My, my, where does the time go. Where, where does it go go, does it go, my time, where does it go?
America's minimalists, once bright young things rebelling against the tonal austerity of serialism via rhythmically complex but harmonically gentle loops, are now contemporary music's elder statesmen.
Terry Riley turned 75 in 2010, Steve Reich in 2011, and the 2012 birthday boy is Phiip Glass.
The chances of Fame and Fortune smiling upon you as a composer of classical music are, in the main, negligible. When it does you get to celebrate your birthday for 12 whole months, sometimes longer depending on when in the concert season the actual day falls.
Happy returns for Glassmost took place recently with a performance in Times Square. His 1997 opera "Monsters of Grace" was reworked into a piece for soloist and an eight-part chorus commissioned by NPR. The idea was to create something that could be sung easily without any rehearsal, so as many people as possible could participate in what NPR called a "flash choir."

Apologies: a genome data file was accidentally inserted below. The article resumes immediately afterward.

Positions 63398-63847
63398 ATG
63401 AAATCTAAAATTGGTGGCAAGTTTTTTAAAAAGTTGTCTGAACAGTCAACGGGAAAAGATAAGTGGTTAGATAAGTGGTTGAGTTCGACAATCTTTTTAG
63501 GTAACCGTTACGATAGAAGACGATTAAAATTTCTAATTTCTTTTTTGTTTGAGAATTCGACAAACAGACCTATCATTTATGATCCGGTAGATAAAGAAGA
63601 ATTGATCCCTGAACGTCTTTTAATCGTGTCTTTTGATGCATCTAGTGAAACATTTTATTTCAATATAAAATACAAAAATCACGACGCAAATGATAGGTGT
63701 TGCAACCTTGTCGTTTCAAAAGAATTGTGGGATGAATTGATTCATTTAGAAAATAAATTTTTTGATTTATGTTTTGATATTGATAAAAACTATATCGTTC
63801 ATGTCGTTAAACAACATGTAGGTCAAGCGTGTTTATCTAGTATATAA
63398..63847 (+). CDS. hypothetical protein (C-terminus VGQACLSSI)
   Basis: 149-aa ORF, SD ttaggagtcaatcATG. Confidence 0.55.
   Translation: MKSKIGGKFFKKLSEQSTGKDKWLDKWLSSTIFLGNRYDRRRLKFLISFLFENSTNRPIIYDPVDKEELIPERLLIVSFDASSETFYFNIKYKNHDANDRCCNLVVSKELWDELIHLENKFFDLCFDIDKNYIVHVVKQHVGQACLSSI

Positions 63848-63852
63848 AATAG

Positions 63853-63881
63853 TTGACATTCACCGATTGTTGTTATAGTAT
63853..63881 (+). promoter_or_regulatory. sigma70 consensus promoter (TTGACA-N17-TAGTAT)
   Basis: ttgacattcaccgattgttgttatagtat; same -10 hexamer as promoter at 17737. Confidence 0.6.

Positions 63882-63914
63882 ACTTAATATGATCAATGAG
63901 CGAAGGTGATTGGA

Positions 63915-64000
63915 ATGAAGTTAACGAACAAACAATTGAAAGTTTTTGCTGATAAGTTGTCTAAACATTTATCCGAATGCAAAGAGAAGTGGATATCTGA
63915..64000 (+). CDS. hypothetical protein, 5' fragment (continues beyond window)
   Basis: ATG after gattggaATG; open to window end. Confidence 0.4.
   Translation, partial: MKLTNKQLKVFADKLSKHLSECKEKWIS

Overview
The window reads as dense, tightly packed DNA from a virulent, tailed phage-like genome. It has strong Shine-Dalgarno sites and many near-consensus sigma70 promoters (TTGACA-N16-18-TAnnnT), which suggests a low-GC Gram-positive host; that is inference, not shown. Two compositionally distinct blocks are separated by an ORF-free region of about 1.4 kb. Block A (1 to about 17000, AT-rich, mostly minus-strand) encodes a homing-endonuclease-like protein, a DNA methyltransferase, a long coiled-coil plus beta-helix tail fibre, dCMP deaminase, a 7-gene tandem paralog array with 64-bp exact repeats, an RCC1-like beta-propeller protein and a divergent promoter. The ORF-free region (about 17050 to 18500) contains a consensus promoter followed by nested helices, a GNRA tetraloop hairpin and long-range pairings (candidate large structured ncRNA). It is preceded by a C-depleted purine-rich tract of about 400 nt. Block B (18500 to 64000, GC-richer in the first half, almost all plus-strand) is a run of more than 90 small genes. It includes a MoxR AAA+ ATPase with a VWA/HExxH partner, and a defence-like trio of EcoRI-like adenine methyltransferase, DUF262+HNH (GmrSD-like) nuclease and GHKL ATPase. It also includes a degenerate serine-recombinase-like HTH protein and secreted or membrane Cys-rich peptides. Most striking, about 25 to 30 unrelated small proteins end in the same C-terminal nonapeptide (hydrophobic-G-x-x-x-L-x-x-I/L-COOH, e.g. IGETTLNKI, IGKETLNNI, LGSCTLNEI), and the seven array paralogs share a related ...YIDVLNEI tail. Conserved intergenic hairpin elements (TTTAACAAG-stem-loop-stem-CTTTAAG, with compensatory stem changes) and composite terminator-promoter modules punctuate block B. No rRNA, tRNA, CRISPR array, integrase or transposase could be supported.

On the NPR website, staffer Anastasia Tsioulcas wrote, "A big part of what we do is to try to make all kinds of music engaging and accessible -- and wouldn't it be great to invite anyone who wanted to come and sing in a world premiere by one of the most celebrated composers of our time?"
About 200 people turned up in Midtown Manhattan along with conductor Kent Tritle and soprano soloist Rachel Rosales to give "The New Rule" its premiere. In sweltering heat, in the middle of the tourist crush, the singers sang the words of the medieval Sufi poet Rumi, urging passersby to "Break the wineglass, and fall towards the glassblower's breath."
"Somehow," continued Tsioulcas, "-- beautifully, magically and only briefly -- this fleeting chorus became the heartbeat of Times Square."
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